https://www.facebook.com/IndiaCurrents/videos

This poetry reading will feature notable writers from various pockets of the South Asian community, including Indran Amirthanayagam, Varsha Saraiya-Shah, Kalpna Singh-Chitnis, R. Cheran, Saleem Peeradina, and youth poet, Sara Garg. India Currents staff, Srishti Prabha and Kanchan Naik will moderate the event, facilitating questions from the audience on Zoom or Facebook Live.

This is effort is in collaboration with Matwaala, a South-Asian poetry collaborative designed to provide immigrant and POC writers with a literary platform. In their own words, Matwaala represents “voices that dare to say the unsaid and hear the unheard…voices that break down barriers…voices that dare to be South Asian, American, and simply human.” Since their formation, they have hosted a number of poetry festivals and writing workshops. Most notably, they recently spearheaded Smithsonian’s Beyond Bollywood Project, where they created a Poetry Wall in honor of South Asian writers at the Irving Museum and Archives.

We hope to see you there!


Srishti Prabha is the Assistant Editor at India Currents and has worked in low income/affordable housing as an advocate for children, women, and people of color. She is passionate about diversifying spaces, preserving culture, and removing barriers to equity.

At 52 Hz, My Throat is Parched

The 2020 US elections were not just about differing political views. People’s lives were impacted on the basis of their skin color, their gender, their sexuality, or their religion.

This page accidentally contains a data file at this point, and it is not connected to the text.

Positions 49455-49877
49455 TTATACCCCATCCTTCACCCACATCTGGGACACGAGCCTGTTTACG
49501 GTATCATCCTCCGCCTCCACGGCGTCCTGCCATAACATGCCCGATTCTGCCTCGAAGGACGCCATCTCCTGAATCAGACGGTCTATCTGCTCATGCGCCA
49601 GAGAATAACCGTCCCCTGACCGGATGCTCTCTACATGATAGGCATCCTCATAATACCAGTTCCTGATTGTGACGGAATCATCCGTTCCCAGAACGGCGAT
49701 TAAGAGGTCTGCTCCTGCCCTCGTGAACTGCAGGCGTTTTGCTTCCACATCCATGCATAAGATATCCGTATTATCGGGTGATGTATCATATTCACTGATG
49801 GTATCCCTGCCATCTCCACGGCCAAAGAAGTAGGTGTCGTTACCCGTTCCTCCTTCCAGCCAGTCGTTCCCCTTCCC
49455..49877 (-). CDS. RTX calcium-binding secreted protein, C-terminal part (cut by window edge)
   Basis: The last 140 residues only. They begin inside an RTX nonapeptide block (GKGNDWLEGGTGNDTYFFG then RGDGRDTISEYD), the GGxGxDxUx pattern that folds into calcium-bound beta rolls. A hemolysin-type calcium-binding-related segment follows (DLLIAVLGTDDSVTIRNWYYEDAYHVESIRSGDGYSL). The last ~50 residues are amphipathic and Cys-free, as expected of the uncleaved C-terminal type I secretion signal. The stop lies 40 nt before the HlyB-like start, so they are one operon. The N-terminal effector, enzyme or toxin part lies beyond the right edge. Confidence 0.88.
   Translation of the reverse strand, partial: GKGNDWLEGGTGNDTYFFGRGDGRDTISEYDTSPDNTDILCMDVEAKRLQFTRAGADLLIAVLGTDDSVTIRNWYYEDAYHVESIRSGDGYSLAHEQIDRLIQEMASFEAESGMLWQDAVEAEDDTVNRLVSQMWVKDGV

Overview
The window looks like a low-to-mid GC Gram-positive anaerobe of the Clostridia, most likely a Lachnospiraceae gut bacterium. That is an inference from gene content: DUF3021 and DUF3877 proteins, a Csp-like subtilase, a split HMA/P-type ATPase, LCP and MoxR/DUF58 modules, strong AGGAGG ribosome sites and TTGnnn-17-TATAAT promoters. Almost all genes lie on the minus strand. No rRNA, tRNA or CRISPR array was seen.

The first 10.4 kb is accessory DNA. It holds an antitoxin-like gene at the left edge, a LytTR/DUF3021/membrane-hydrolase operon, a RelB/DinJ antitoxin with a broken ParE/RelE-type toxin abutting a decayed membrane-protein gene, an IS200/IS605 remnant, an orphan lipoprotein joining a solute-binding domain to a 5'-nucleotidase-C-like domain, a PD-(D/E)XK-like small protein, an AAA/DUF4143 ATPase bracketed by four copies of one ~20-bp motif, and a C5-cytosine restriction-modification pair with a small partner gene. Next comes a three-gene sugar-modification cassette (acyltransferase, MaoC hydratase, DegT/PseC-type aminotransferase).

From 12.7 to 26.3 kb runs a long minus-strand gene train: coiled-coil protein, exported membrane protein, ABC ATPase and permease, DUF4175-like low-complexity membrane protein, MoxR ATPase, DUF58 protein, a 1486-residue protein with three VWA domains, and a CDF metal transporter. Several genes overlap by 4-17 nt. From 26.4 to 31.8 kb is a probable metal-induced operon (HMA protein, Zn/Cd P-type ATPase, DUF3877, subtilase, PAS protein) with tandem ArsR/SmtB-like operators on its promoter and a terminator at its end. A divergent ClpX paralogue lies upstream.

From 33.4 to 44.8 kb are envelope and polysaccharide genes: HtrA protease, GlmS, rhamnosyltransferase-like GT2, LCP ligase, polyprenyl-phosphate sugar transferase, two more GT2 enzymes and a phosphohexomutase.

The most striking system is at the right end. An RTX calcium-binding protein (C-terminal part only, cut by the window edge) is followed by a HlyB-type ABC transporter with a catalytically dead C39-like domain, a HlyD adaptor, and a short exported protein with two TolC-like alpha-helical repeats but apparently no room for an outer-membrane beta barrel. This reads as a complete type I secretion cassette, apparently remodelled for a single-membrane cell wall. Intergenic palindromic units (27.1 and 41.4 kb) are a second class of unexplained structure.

It bred uncertainty and fear in people who had been targeted for years.

Human beings should be respected for just that, being human. There is no other clause or addition to that. 

Here is a poem dedicated to those that felt weak. Rather than offer a solution of light in the darkness, I offer a hand to hold in it. 

Oil painting by Swati Ramaswamy (crashed waves/clouds dissolving) 
Oil painting by Author, Swati Ramaswamy (crashed waves/clouds dissolving)

6th November 10:11 pm

I felt it in waves, that dissolve in the sand

Blue and red neon signs holding each hand

“Am I human enough?” 

My skin dipped chocolate and my heart of rainbows

I can’t seem to hide, in the hours that count down— 

I can’t seem to stop.

Maybe if my eyes could close, maybe if my mind switched off—

Maybe if red and blue-dyed into a plethora of purple, 

losing in color and gaining the “other”.

 

“In a world with its eyes closed, a person with their’s open